Huge blow to pupils dependent on nutrition programme
The 1.5 million Eastern Cape pupils who depend on the school nutrition programme for daily meals will go unfed during the Covid-19 lockdown.
Education minister Angie Motshekga said on Thursday her department had abandoned its school nutrition programme — which feeds close to 10-million pupils nationally — during the national lockdown.
To this end, Motshekga said she had handed over the school nutrition function to social development minister Lindiwe Zulu to run — if she could.
Eastern Cape department of education spokesperson Loyiso Pulumani said: “The school nutrition programme doesn't normally operate during school holidays. However, now that we're faced with these trying times it would be impossible to make provisions outside school times to feed the millions of learners. Many of the service providers who are involved in the nutrition programme have closed their businesses because of the lockdown.
“The money for the nutrition programme is also decentralised to the schools so it would be a difficult mission. We welcome the social support through food parcels from our government entities and indigent grants that won't fall away during this time from the department of social development.”
The principal of Mvume Springs Primary School in Port St Johns, Saziso Mfundisi, whose school depends on the nutrition programme, said the minister's announcement was concerning as it would negatively affect pupils.
“The school nutrition programme helps better our learners' concentration levels, allowing them to perform at their best. The children are already struggling to eat at home while some households aren't able to afford mielie meal and sour milk, which is a basic meal for many. This means that things will be difficult for our learners at home. At times we even have children who don't attend the school and past pupils, who come to the school during those meal times. This has a much broader effect, “said Mfundisi.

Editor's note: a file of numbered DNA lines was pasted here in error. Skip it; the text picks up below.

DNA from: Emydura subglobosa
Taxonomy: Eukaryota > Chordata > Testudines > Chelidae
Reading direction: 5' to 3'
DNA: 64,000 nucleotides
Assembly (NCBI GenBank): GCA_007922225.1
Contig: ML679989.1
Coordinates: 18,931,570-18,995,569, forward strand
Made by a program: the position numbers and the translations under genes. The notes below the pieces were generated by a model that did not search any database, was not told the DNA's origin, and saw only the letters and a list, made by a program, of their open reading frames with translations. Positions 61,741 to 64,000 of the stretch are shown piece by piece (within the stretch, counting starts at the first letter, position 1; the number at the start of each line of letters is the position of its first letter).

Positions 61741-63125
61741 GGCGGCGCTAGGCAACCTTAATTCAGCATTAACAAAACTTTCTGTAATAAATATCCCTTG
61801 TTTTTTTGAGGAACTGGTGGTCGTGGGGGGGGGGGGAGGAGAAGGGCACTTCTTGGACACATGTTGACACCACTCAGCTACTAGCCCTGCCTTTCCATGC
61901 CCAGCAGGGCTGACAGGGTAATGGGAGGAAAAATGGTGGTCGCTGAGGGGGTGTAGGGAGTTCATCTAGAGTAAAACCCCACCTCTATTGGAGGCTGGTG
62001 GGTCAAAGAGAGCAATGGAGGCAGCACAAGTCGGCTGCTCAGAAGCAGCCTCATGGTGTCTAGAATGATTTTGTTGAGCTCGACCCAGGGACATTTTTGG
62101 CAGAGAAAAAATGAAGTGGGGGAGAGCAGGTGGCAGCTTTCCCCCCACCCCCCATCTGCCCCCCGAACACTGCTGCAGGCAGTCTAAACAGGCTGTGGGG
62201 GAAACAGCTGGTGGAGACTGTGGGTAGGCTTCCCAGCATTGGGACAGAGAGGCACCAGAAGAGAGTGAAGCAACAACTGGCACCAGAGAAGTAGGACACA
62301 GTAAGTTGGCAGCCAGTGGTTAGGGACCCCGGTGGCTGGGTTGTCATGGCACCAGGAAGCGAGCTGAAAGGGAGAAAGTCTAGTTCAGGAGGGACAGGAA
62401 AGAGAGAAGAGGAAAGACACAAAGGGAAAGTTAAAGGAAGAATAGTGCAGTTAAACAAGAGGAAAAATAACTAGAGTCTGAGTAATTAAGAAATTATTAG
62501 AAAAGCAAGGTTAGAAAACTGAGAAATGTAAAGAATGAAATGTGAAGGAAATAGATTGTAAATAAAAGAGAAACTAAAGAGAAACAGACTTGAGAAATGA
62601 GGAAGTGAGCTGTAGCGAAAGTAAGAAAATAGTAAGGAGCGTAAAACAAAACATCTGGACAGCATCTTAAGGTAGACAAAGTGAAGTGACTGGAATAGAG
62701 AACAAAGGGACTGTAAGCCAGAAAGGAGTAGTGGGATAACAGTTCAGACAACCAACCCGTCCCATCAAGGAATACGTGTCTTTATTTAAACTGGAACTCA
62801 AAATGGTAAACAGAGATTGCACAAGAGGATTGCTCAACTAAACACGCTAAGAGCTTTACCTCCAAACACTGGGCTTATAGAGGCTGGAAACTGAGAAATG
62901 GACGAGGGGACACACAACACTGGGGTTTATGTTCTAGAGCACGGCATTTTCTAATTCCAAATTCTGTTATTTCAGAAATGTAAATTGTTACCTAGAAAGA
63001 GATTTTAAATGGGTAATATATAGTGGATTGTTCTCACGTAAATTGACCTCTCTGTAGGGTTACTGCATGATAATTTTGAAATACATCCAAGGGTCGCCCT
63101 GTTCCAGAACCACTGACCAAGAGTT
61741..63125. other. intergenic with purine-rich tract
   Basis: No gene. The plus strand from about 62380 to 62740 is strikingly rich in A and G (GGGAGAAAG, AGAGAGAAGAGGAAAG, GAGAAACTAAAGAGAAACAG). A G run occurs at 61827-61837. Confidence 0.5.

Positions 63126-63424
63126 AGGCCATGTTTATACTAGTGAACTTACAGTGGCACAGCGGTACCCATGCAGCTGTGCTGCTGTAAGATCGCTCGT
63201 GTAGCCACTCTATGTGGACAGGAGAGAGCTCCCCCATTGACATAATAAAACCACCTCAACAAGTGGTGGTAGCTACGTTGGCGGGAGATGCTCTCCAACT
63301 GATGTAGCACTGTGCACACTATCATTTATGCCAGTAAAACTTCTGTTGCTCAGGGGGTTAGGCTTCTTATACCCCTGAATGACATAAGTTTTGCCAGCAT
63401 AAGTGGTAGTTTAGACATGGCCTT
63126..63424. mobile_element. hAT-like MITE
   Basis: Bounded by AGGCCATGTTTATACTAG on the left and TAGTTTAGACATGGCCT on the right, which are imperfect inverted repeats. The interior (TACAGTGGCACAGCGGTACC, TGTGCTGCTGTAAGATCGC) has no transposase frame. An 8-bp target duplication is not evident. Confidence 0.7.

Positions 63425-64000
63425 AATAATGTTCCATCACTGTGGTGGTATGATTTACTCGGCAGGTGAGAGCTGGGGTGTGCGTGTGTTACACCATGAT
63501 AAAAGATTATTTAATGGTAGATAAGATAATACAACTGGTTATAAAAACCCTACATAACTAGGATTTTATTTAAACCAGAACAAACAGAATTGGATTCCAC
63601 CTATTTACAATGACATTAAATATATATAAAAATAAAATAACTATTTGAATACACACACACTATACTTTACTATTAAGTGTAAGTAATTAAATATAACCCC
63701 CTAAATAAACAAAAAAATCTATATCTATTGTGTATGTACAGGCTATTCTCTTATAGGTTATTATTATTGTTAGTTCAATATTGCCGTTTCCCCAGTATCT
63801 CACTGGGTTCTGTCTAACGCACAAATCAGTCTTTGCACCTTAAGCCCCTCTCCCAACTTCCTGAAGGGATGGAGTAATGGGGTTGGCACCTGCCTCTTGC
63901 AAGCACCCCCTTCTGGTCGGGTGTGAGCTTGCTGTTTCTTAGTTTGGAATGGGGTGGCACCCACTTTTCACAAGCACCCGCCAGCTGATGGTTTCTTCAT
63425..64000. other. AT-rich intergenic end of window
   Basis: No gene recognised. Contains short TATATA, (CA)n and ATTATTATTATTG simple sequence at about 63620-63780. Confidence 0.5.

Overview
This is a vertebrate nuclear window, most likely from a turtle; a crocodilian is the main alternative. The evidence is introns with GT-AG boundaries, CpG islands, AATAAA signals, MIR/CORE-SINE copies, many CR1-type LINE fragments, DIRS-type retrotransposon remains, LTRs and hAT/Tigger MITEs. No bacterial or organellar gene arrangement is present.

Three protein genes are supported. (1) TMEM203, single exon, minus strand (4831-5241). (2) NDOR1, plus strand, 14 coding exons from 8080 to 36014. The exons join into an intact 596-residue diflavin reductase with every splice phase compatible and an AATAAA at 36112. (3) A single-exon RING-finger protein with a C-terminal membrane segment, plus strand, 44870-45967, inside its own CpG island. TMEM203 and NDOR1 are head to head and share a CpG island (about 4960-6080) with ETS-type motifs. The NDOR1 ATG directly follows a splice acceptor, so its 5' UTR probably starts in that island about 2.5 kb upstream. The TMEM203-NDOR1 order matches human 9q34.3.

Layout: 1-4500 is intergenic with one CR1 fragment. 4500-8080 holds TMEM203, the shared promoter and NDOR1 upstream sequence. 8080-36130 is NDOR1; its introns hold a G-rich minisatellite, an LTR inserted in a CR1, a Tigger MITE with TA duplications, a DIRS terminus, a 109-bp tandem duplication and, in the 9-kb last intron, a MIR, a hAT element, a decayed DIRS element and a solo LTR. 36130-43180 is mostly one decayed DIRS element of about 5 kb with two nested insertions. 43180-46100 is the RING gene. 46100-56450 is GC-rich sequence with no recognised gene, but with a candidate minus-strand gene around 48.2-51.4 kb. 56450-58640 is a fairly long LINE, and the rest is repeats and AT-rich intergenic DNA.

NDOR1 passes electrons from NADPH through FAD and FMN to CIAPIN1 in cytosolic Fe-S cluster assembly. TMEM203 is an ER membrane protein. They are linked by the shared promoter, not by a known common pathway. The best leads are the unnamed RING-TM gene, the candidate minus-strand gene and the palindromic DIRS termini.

Motshekga said when it came to learning and teaching continuing during the lockdown, the department had everything under control.
Among other measures it has put in place is broadcasting lessons via SABC TV, a dedicated learning channel to be opened on DStv and another on eTV's OpenviewHD.
Some lessons will be provided via the 18 SABC radio stations as well as all community radio stations, she added.
Motshekga said some lessons would be available online and electronically accessed for free courtesy of all the major mobile networks in the country, namely Vodacom, MTN, Telkom and Cell C.
The department would also promote “learning for enjoyment” to keep pupils busy beyond academic reading.
Dale College principal Garth Shaw said he had encouraged teachers at the school to remain in contact with pupils on virtual platforms.
“Many teachers have opened up WhatsApp groups with their pupils to share worksheets and other learning material that could assist the pupils during this time of lockdown. We're very impressed with how the department has jumped into gear and they're producing a lot of good material,” Shaw said.
“Our feeling is to promote that and encourage our children to do that. We also can't assume that all our learners are able to connect electronically and work remotely. So for learners who can keep ahead with the work, it makes the catch-up responsibility much lighter.”